America's Declining Well-Being, Health, and Life Expectancy: Not Just a White Problem

Peter A. Muennig, MD, MPH; Megan Reynolds, PhD; David S. Fink, MPH; Zafar Zafari, PhD; Arline T. Geronimus, ScD


Am J Public Health. 2018;108(12):1626-1631. 

In This Article

Abstract and Introduction


Although recent declines in life expectancy among non-Hispanic Whites, coined "deaths of despair," grabbed the headlines of most major media outlets, this is neither a recent problem nor is it confined to Whites. The decline in America's health has been described in the public health literature for decades and has long been hypothesized to be attributable to an array of worsening psychosocial problems that are not specific to Whites.

To test some of the dominant hypotheses, we show how various measures of despair have been increasing in the United States since 1980 and how these trends relate to changes in health and longevity. We show that mortality increases among Whites caused by the opioid epidemic come on the heels of the crack and HIV syndemic among Blacks. Both occurred on top of already higher mortality rates among all Americans relative to people in other nations, and both occurred among declines in measures of well-being.

We believe that the attention given to Whites is distracting researchers and policymakers from much more serious, longer-term structural problems that affect all Americans.


It is an axiom in demography and public health that life expectancy increases over time.[1] In nations that are free of war, famine, and disease outbreaks, the increase in life expectancy over time has been described as "so extraordinarily linear that it may be the most remarkable regularity of mass endeavor ever observed."[1] (p1029) However, in the 1990s, public health researchers began sounding an alarm about some disturbing changes observed in the United States. In particular, researchers observed 3 aberrant trends:[1] the self-rated health of Americans had leveled off and started to take a downward turn;[2–4] life expectancy growth in the United States was slowing relative to other nations, even for socioeconomically advantaged White subpopulations; and[3] absolute survival rates were declining for socioeconomically disadvantaged White women.[4–10]

By the turn of the millennium, the United States had become a curious outlier among its peers. Health system costs per capita rose to twice that of the next highest country, but overall survival was barely budging and was falling year-on-year for segments of the White population and for Native Americans overall.[5,9] As a result, the long-term relative decline in life expectancy culminated in a multiyear absolute decline in life expectancy in the United States in 2015 and 2016.[11–14] One of the drivers of this absolute decline in life expectancy is an ongoing opioid-related mortality epidemic, which contributed to more than 60 000 lives lost in 2016.[15] However, absolute declines in life expectancy were observed for some groups and localities starting at least as early as 1980—decades before the opioid epidemic began.[12]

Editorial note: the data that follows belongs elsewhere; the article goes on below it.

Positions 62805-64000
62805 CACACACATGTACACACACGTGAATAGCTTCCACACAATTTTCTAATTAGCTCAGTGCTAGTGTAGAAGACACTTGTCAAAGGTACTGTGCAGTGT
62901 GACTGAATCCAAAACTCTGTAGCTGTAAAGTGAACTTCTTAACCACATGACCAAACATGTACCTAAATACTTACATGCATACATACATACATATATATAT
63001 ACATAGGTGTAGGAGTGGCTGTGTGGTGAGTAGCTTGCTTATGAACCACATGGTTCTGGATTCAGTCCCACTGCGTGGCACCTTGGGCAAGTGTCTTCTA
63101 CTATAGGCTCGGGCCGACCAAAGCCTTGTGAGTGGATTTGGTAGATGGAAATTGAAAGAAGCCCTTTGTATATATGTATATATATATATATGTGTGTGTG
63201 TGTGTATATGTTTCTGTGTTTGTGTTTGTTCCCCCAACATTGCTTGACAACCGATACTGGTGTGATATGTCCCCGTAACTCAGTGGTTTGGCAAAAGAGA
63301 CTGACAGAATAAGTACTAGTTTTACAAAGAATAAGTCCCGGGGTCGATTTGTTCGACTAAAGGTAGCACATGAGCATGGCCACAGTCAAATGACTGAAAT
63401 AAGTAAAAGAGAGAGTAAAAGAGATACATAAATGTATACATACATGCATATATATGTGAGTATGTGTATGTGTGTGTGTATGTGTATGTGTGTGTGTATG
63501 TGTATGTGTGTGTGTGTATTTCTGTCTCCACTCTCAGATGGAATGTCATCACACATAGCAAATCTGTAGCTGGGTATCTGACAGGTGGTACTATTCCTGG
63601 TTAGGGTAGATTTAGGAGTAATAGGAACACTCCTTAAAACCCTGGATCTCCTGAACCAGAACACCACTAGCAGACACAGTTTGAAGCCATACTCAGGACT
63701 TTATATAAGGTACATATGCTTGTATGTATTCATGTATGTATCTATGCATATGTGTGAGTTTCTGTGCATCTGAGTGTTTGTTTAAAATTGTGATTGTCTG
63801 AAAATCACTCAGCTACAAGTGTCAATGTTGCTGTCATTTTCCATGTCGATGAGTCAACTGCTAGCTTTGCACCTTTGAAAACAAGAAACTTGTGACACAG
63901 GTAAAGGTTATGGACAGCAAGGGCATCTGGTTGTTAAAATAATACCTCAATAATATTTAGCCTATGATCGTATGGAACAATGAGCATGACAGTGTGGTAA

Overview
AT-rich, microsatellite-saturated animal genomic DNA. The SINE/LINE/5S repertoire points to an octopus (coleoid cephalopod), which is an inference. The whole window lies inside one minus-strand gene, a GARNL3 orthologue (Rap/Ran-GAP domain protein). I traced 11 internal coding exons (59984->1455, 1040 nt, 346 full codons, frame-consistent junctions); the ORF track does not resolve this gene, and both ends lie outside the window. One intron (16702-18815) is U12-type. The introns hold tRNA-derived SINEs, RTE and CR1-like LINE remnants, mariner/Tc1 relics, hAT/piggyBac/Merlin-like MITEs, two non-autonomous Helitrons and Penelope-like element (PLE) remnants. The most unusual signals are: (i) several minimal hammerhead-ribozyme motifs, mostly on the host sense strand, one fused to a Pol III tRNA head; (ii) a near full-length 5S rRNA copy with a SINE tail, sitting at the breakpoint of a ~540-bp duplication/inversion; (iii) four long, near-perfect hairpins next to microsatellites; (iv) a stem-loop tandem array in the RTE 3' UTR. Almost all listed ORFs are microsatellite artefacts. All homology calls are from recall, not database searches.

In 2015, Princeton researchers Case and Deaton documented a recent spike in mortality rates among less-educated non-Hispanic Whites. Although mortality increases among those with declining socioeconomic mobility, particularly in Southern "stroke belt" counties and among White women, had been previously noted,[14] Case and Deaton provided a narrative with media resonance. They termed this excess mortality "deaths of despair," on the basis of their finding that mortality increases were largely driven by suicide, cirrhosis of the liver, and fatal opioid-related overdoses—causes that suggest victims are likely to be suffering from psychological distress.[16,17] Linking these trends to deaths that can be traced back to psychological despair allowed a clear story to be distilled from a mass of data. The identification of increasing mortality rates among middle-aged non-Hispanic Whites (generally referred to as "Whites" here for ease) was particularly shocking for the lay press. The hypothesis received headline coverage on the major networks and newspapers, with Bloomberg News labeling the term "deaths of despair" a "part of the American lexicon."[16]

We believe that Case and Deaton observed an epidemic of opioid-related deaths superimposed on longer-term trends toward worsening health and declining longevity in the United States. We argue that these deaths represent an uptick in a much broader trend and that declines in survival and life expectancy would not have been possible without the long-term malaise seen in the United States. This is important to highlight because the broader story of America's decline has been told by many different research teams in many different ways but has not been given much of a powerful voice. Case and Deaton found that voice, but they may have overlooked the longer-term trends and the overall malaise described by sociologists, demographers, health services researchers, epidemiologists, and economists over the past 3 decades.